The timing of my trip coincided with the second half of course on ‘Gandhi and Globalisation’ being run at Navdanya Farm near Dehradun, India. The campus ‘Bija Vidyapeeth’ is affiliated with Schumacher College in the UK, and was founded by Vandana Shiva. Dr Shiva is quite remarkable and highly regarded by many people in many different fields. For many, myself included, she stands out as someone who combines the intellectual firepower, force of spirit with also being a living demonstration of what real sustainability means.
The farm is a beautiful place, and an amazing example of sustainable agriculture that supports cultural and biological diversity. There was a similar amount of diversity amongst the 40 or so people participating – from France, Spain, Brazil, UK, Australia, US, India and more.
Yoga and meditation, work in the fields, amazing food, perfect weather and inspiring and challenging content made it all a great experience. In fact, I decided to stay on for a few more days, just enjoying the time to read, write and experience the farm when quiet.
Vandana herself proved to be a real force of nature. She was able to sit and lecture for about ten hours over the course of three days in a way that answered everyone’s questions, that wove together everything from soil to feminism to sub-prime loans to enlightenment teachings….all ending with the purest of solutions in terms of re-engaging with the earth, growing and other people.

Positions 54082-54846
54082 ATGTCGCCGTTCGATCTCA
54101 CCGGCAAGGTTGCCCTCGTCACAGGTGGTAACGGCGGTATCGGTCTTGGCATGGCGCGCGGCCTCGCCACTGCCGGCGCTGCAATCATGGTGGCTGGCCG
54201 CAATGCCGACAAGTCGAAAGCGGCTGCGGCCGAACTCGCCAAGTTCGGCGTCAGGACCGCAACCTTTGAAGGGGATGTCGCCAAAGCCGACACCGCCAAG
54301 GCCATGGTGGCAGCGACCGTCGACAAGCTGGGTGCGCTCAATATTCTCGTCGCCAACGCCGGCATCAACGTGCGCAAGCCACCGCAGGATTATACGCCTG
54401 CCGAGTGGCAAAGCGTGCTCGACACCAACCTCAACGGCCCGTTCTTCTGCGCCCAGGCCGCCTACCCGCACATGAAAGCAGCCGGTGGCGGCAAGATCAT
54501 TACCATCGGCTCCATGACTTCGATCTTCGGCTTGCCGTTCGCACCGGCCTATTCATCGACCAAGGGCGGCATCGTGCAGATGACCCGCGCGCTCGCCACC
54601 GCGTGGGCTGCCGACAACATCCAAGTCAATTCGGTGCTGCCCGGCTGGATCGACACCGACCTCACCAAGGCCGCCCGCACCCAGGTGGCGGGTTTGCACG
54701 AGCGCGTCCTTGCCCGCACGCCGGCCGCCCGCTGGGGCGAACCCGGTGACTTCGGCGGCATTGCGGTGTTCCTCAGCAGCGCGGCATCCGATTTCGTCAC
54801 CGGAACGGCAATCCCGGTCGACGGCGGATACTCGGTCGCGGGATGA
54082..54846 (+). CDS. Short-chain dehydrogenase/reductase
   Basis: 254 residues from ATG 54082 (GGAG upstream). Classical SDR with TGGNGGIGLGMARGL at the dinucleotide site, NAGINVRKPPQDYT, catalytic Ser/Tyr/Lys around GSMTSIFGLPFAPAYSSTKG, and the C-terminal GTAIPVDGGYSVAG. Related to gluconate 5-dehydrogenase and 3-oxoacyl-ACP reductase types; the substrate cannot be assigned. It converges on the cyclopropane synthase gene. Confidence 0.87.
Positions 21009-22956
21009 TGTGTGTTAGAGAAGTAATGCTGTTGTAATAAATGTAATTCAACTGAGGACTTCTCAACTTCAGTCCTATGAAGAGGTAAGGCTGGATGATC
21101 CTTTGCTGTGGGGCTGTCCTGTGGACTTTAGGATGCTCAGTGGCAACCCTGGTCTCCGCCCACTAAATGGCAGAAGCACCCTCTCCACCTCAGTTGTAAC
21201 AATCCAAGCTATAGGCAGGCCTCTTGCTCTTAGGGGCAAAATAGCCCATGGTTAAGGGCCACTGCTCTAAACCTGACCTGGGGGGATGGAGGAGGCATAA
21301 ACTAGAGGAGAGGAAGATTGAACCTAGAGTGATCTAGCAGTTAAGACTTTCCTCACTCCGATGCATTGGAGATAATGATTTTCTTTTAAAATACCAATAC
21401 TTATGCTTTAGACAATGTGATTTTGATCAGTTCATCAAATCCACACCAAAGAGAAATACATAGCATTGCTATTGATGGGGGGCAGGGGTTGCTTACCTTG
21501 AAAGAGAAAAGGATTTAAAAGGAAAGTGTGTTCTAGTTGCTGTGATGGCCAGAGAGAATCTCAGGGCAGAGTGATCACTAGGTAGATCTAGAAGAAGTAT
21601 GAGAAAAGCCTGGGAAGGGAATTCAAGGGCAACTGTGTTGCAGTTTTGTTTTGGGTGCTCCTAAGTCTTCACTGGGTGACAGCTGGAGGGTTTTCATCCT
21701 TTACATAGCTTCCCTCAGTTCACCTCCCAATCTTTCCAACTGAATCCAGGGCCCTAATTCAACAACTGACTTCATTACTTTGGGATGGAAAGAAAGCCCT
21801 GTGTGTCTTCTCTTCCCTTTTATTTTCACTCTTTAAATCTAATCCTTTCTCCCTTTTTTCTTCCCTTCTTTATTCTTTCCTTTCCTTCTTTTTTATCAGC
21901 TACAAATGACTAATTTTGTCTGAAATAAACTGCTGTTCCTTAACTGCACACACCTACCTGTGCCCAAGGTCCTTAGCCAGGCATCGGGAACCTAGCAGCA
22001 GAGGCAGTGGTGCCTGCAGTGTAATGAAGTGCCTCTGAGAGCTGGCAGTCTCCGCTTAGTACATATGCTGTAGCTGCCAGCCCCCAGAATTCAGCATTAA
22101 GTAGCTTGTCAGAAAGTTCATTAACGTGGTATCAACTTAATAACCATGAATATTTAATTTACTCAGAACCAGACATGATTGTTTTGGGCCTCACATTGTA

There is no doubting her wisdom in that it has been hard-won through practical action and through thorough research. The message she is, and that she describes when speaking is one that so deeply challenges the current paradigms upon which our modern society is built, and even many of the paradigms of the mainstream sustainability movement. I think it’s closest relative is Permaculture and Transition Towns. And, these present a real challenge to the ‘Bright Green‘ and ‘Eco-Techno’ approaches to sustainability. There are so many dimensions of the visions and solutions offered up by those movements that are incompatible with her vision. And, you can’t help but feel her wisdom is better-grounded than that of others.
And, at the same time, there is something of a stubborn naivety I have also perceived in some of the writings in Resurgence. There is a flavour of romanticism or denial of the world that exists, when advocating for a return to the farm when already 50% of the world’s popultation living in cities. I think this type of ‘denial’ is conscious, in that Gandhian philosophy highlights the ability one had to disengage from unjust systems. And, may represent what actually has to happen for us to be sustainable!
It may well be that in two decades, after the techno fixes have failed to help us, that even the sustainability consultants in London will be knocking on the door of the Shiva’s, the Holmgren’s and their ilk who have been spending as much time getting their hands dirty producing food as they have been designing sustainbility strategies.
I am still listening to the podcasts from the first week, of the course with Satish Kumar, and chasing down Gandhi’s autobiography. So, I may be able to make more informed comments on this philosphy.
And, while I took a load of notes, then neatly summarised them, I didn’t really focus on the facts so much as my reaction to them and what it meant for me. So, if you want to know about some of those sorts of learnings, click here. Otherwise, grab one Vandana’s books, a copy of Resurgence, or even some of Satish Kumar’s work.